20 What we heard Summary feedback on the Social Housing in NSW Discussion Paper 21 No one wants to live in places that are known for dangerous, anti-social behaviour. Participant, District Consultation Coffs Harbour Participants also acknowledged that addressing anti-social behaviour is a complex task as anti-social behavior can be linked to drug and alcohol use, disputes between households or individuals and sometimes to the behaviour of people with mental health issues. Anti-social behaviour is a really difficult, complex issue to address. You can t just make people homeless, so then how do you work with clients around tenancy issues? Participant, District Consultation Port Macquarie Strong and responsive support services that can respond when anti-social behaviour first occurs were highlighted by participants as an important part of the approach. Participants and respondents suggested that FACS should: Assess people s history of anti-social behaviour before they enter social housing by improving information sharing between government departments and other housing providers. Consider implementing a three strikes policy for anti-social behaviour, but build in safe-guards to protect vulnerable people. Educate tenants about the consequences of anti-social behaviour and the tribunal process before the start of a tenancy. Clearly identify the consequences of anti-social behaviour in the tenancy agreement and communicate expectations to tenants before they move in. Communicate with tenants using appropriate methods. Written communication is not appropriate for tenants with limited literacy skills. Some participants suggested face-to-face communication might work more effectively. A short course for tenants on appropriate behaviour and the consequences of anti-social behaviour was also proposed. Respondents acknowledged that the overwhelming majority of people living in social housing do not cause problems for other residents and value the community they live in. Participants felt strongly that anti-social behaviour should not be tolerated and recommended stronger responses to minimise the impact on other residents in the area. They said it was important to send a clear and consistent message about acceptable standards of behaviour in social housing and surrounding communities and the consequences of breaching those standards.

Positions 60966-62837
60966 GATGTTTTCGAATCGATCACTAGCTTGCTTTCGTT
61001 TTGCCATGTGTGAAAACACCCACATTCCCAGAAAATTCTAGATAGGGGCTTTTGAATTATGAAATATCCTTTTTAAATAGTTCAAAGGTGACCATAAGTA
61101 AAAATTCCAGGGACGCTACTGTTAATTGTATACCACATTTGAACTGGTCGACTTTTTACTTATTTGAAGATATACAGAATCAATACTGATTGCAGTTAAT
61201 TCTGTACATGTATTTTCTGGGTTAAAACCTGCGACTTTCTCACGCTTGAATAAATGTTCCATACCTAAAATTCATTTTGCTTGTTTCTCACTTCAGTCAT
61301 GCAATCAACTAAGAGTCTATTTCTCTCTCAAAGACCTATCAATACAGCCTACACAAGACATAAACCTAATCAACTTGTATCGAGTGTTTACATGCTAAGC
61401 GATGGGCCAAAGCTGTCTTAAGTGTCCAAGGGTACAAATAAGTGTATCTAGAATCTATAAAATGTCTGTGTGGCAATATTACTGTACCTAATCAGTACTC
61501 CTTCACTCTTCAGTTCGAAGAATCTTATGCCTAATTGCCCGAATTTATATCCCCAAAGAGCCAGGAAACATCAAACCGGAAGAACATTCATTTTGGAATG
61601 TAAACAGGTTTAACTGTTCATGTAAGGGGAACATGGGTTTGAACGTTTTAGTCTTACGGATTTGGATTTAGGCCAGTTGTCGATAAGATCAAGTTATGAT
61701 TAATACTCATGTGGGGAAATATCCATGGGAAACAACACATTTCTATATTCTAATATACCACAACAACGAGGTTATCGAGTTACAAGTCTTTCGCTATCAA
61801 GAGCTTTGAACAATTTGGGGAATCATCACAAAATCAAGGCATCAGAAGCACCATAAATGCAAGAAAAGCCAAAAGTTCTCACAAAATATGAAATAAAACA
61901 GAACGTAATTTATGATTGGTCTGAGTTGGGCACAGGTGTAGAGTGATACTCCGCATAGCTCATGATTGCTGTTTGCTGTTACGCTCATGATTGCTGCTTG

21 22 What we heard Summary feedback on the Social Housing in NSW Discussion Paper Dubbo We also need a system where bad tenants can be dealt with much more quickly and moved out, leaving their units open for more deserving, responsible people who like the rest of us play by the rules. Written submission, Social Housing Resident On the broader topic of fairness, many respondents also identified that the system had to balance a range of competing priorities: what seems fair to some, may seem unfair to others. It should not be assumed that the system is inherently unfair. It is not fair for people who are on the waiting list, but it doesn t mean that people living in social housing are there unfairly. Participant, District Consultation - Bankstown Some respondents asked that FACS consider what is fair in the context of the broader housing market, and to think about the role social housing plays in improving fairness within our society.